Our Sacred Garden

A Healthy Garden is a Healthy Life

1oz Comfrey Leaf (Symphytum uplandicum) Organic & Kosher Bulgaria

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Estimated to arrive by Fri, Mar 2nd

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The item could arrive as early as Thu, Mar 1st.
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$2.70 via USPS First Class Mail (2 to 3 business days) to United States
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Our Sacred Garden

About this item


Standardized: Russian comfrey
Other: prickly comfrey, Quaker comfrey


Symphytum uplandicum Nyman
Plant Family: Boraginaceae


Comfrey leaf has been used since Roman times, dating back thousands of years. This herb has been utilized in folk medicine throughout Europe and North America and has been widely cultivated as a garden medicinal specifically for its reputation for healing various external wounds. Much debate surrounds the safety of comfrey due to various parts and preparations containing potentially toxic alkaloids. It is important to understand that the part used, species, and time of harvest all come in to play when determining the safety of this herb. A large body of traditional use supports its safety and efficacy if used intelligently and cautiously.2,4,5,6,7


A member of the Borage or Boraginaceae family, comfrey's relatives include both borage (Borago sp.) and heliotrope (Heliotropium sp.).8 The Symphytum genus contains about 35 species, all of which can be used interchangeably, although pyrrolizidine alkaloid content varies between species and are highest in Russian comfrey (S. x uplandicum) and prickly comfrey or (S. asperum).4 Comfrey has large, rough, hairy, and lance-shaped leaves with whitish, pink, or purple flower spikes which have a slight heliotrope like curl typical of this family.4,8 It is native to much of Europe, and various regions in Asia such as the Caucasus, Kazakhstan, Siberia, and Turkey,1 and is commonly found as a weed in temperate northern latitudes. The common name 'comfrey' is derived from the Latin 'con firma' alluding to this plants purported use of knitting bones back together, and the Greek word 'symphyo' which is the root of the generic name, Symphytum also meaning 'to unite.'2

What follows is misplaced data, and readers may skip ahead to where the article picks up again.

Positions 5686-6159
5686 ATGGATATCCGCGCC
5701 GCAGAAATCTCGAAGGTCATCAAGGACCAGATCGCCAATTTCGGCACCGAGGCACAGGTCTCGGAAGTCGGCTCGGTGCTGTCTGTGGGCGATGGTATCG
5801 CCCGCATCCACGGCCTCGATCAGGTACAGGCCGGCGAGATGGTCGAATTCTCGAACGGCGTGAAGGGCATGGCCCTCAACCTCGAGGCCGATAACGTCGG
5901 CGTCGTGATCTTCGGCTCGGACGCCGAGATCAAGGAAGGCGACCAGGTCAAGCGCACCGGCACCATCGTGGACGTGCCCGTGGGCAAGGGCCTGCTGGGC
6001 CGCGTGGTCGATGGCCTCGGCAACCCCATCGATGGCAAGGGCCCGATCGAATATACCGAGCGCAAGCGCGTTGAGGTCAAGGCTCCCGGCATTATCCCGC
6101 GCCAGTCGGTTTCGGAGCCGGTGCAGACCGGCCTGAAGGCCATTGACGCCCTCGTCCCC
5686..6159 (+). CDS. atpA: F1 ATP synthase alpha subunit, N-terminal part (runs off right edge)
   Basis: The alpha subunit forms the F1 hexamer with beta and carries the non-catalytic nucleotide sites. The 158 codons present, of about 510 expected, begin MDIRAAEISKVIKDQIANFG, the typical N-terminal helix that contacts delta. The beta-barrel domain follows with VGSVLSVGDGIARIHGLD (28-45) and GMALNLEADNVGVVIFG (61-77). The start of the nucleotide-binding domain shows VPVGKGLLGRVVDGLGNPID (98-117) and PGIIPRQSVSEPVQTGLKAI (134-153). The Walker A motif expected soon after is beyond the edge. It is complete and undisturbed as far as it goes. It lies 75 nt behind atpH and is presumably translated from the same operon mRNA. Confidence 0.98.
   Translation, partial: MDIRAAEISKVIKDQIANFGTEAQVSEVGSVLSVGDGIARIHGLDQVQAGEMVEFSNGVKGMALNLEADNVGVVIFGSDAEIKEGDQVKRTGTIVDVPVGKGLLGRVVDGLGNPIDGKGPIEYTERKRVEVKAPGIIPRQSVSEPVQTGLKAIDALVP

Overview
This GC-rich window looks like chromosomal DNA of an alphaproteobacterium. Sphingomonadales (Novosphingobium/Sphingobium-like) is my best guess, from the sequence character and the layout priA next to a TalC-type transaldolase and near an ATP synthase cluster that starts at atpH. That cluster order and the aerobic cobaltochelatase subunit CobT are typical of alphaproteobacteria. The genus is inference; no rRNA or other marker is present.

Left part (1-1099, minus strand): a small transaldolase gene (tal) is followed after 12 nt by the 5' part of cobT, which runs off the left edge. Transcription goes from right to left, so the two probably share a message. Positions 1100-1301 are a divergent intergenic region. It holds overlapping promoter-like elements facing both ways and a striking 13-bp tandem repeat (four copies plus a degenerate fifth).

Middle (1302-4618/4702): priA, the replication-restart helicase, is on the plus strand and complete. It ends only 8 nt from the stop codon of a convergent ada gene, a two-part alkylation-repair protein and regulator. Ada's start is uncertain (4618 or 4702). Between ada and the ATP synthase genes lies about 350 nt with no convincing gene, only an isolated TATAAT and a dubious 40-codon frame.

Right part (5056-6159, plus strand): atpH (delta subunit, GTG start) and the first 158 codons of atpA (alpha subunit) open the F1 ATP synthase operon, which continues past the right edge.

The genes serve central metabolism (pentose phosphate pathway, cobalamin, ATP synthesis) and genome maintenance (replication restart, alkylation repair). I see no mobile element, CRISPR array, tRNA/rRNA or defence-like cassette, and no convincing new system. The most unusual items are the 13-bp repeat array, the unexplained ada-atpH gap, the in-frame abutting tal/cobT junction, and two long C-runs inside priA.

The leaves and buds are best harvested when the flowers just start to bud.4 It is important to note that the pyrrolizidine alkaloid content of the leaf varies throughout the season.8 Early spring harvests reveal the highest alkaloid content and leaves harvested later in the season having much smaller amounts.4 The long dark taproot (highest in pyrrolizidine alkaloids),8 growing up to 6 feet long, can be harvested in the spring or fall, and if any root remnants are left behind, another comfrey plant most likely will spring up.4


Comfrey's attributes were mentioned by many of the herbalist-alchemists of old such as Dioscorides (a Greek physician pharmacologist and botanist, practicing in 1st century Rome) and Paracelsus (a 15th century Swiss Renaissance physician, botanist, alchemist, and astrologer).5 It was recommended for wounds by St. Hildegard of Bingen, a herbalist and nun born in 1098 C.E. It was cultivated in gardens for centuries, its popularity giving rise to myriad common names. Many references were made to comfrey's healing properties in various herbals in the 16th and 17th centuries.

Traditionally in Europe, the leaf was used in cases of sprains or strains or broken bones.


Energetically moist and cooling9


Vulnerary,2 emollient, astringent, expectorant, demulcent,8 hemostatic11


Dried leaf as a salve.
Dried leaf and root infused in carrier oil for topical use


Leaf: allantoin, rosmarinic acid,12 and varying degrees of pyrrolizidine alkaloids depending on species and time of harvest.4,7


Specific: For external use only. Do not apply to broken or abraded skin. Do not use when nursing.
General: We recommend that you consult with a qualified healthcare practitioner before using herbal products, particularly if you are pregnant, nursing, or on any medications.

For educational purposes only This information has not been evaluated by the Food and Drug Administration.
This information is not intended to diagnose, treat, cure, or prevent any disease.